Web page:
Crones Counsel News January 2021

Hopeful New Year!
By Maggie Fenton

Hopeful New Year! A friend of mine used this term and I thought it was more appropriate than the normal greeting for a new year. We need to remain hopeful in spite of the events whirling around us. Some days it’s easier than others. What keeps me hopeful is focusing on the simple blessings around me – my mate, Mike, who makes me laugh, my four-legged in-house family, nature including a snowy owl who is wintering nearby and all of you, my dear Crones.

As we look forward to the year ahead, we’ve already planned quarterly zooms. We will be honoring the four stages of a woman’s life – Maiden, Mother, Matriarch and Crone. The first, scheduled for March 20th, will honor the Maiden. Before then, please find a picture of you as a Maiden (or young girl) that you can show during the Zoom. If you have a favorite memento from your Maiden years, have it available too. These should make for interesting Wisdom Circle discussions. Registration for the first zoom will open on February 1st on our website.

Think about how hopeful most of us were as Maidens and tap into some of that. Hope to carry you through these rocky times.
Stay safe and stay well.

2020 Report on CC 28 Electronically
By: Kay Marie Bouma, Treasurer and Registrar

Although this was definitely a strange year, Crones Counsel adapted. It became clear to the Board in March that we would have to cancel our scheduled gathering in Portland. That necessitated negotiations with the hotel to get out of our contract. It took awhile because the work force in the hotel was virtually not there. With true Crone persistence we prevailed.

As a Board, we decided that we still needed to gather our Crones together any way we could. Zoom! We started planning our virtual gathering and had a practice one in June. The response was overwhelming. We had 123 gals register – over 40 the very first day we announced it. They came from all over the world. Out of those registered, 60 showed up and enjoyed seeing and hearing from their Crone friends. We had storytellers and wisdom circles. A safe place to share in these troubled times.
The June Zoom encouraged us to continue and we planned 2 more Zooms for the year. Our September Zoom brought 77 Crones together. And our December Zoom we had 89! And one of the most encouraging facts were the new gals that registered and came. This year our CC28 had a total of 141 attend. AND 45 of those were new to Crones Counsel. 9 of the new gals attended more than one Zoom.

This said, we consider CC 28 a success. With the generous donations and the Zoom registrations we were able to break even. That was a wonderful surprise. I continue to be so proud to be a part of this generous tribe of Crones. With some tightening of the belt, we will move forward with our Zooms in 2021, hoping to keep the loyalty and support our Crones have always given.

Prepared by Carol Friedrich

How wonderful it has been to have had three virtual gatherings this past year. They have kept us connected as a group and as individuals. Many crones were involved in the intensive planning for each zoom gathering to prepare for unique opening and closing rituals, wisdom circles topics, music from various sources, pictures and photos from past Crones Counsels, and storytellers.

In June our first zoom Gathering took place on Saturday, June 20th on the summer solstice. We participated in the Opening and Closing, heard five Storytellers, and shared in one Wisdom Circle. We heard stories from Ruth Cohen, Andrea Hartwig, Gayle Petrillo, Marta Quest, and Marsha Scarborough.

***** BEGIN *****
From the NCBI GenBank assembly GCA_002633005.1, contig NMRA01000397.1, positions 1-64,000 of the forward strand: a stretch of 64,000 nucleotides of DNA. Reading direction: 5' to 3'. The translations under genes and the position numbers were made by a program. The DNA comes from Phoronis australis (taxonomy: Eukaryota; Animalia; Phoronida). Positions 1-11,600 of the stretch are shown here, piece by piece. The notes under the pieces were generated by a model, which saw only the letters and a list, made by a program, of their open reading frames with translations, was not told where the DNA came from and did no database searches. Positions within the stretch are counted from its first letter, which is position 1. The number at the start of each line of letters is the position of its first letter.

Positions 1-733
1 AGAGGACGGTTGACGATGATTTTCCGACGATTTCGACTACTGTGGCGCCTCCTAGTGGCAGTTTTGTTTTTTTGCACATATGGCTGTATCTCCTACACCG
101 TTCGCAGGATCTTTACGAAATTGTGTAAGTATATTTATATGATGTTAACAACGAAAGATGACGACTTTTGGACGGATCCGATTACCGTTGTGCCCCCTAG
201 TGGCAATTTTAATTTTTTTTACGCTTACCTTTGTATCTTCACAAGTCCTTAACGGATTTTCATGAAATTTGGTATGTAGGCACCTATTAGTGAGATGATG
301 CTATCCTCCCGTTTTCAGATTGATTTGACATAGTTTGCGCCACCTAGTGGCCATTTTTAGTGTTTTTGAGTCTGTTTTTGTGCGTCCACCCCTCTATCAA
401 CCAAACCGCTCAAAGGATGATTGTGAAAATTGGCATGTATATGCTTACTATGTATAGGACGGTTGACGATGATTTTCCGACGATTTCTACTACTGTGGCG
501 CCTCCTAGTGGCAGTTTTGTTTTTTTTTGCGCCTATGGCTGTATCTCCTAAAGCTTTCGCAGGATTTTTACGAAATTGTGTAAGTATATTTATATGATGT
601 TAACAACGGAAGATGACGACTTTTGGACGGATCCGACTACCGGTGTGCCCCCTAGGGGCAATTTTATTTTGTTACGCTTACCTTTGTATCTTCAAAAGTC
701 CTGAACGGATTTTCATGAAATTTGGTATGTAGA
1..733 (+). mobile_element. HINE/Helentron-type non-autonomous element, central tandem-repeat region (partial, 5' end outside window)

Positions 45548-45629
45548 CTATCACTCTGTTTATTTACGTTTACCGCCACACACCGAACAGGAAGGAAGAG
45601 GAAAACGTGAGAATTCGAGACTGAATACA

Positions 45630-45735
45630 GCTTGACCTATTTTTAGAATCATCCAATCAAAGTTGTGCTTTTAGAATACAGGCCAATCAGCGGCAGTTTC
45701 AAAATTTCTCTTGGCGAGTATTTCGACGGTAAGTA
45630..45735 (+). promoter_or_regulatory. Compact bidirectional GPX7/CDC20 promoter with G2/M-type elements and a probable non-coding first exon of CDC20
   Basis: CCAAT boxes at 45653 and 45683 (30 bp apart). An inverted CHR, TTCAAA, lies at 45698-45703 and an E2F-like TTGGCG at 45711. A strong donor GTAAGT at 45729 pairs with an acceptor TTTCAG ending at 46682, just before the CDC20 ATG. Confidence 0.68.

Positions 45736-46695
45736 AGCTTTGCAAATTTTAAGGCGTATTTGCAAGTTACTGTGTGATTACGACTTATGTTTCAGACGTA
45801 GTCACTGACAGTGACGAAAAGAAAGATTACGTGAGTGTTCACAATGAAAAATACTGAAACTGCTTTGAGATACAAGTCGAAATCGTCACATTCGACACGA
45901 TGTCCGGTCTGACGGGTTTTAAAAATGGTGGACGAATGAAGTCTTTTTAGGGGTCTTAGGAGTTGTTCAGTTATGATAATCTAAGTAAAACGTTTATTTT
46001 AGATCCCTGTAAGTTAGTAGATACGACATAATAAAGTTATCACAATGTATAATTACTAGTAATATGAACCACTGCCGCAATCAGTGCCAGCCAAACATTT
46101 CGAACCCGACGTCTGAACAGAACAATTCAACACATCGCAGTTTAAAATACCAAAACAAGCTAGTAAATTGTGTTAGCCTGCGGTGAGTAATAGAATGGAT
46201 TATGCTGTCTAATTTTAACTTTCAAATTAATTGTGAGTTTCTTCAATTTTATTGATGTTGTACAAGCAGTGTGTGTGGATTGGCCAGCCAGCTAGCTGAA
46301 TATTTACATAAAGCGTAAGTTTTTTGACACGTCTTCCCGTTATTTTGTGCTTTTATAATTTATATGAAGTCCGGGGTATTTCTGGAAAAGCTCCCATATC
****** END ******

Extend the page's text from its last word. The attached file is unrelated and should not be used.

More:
The second CC 28 zoom Gathering on September 19th, just before the fall equinox, focused on Balance. Included in the two-hour gathering were the Opening ritual, Storytelling, two Wisdom Circles, and our Closing. Our storytellers were: Shawna Barlette, Camille Chitolie, Susan Horst, Rosemary Lucier, and Alice Yee, our oldest elder.

Finally, our winter solstice 2020 Gathering took place on December 19th with the theme, Darkness and Creation. In addition to a special Honoring of the Elders, we shared in the Opening ritual, Stories by Tricia Layden, Annie Lehto, and Anne Richardson-Smith, a Wisdom Circle, and our Closing. In a special ceremony including honoring those crones of each Decade, we recognized the following five crones who turned 80 years old in 2020: d’Estree Dockter, Sandy Eno, Rosemary Lucier, Janet Osborne, and Barbara Test. Note: Look for the honorees’ talks in the 2021 January and February newsletters.

About 75 women have participated in each of the three virtual gatherings. These will continue in 2021 on the following Saturdays: March 20, June 19, September 18, and December 18. We will again have an Honoring of the Elders and include those born in 1941 who will receive special recognition at our December zoom gathering. We are fortunate that zoom gatherings are available during this time when in-person Crones Counsels are not possible.

Honoring Talks from the December 2020 Solstice Zoom

“Thoughts on Turning 80
By Sandy Eno

I was born Sandra Joan Frisch on July 28, 1940 in Brainerd, Minnesota. I am daughter of Glenna, granddaughter of Muriel and Zoladie, great granddaughter of Mabel, Mary Ann and Lucinda. Mother of Rusty, Vicki, Karl, Jay and Michelle. Grandmother of 9 and Great-grandmother of 13.

When I was asked to talk about what makes entering my 8th decade significant, I was at a loss until I thought back to how my life seems to take a turn about every 10 years. When I was 10, my family moved from the lush north woods to an arid western desert and that set the pattern. I moved again at around 20, 30, 40 and so on. Always a big life change with each milestone birthday. Shortly before my 80th birthday my life changed-for better or worse-in ways I never imagined could happen to me.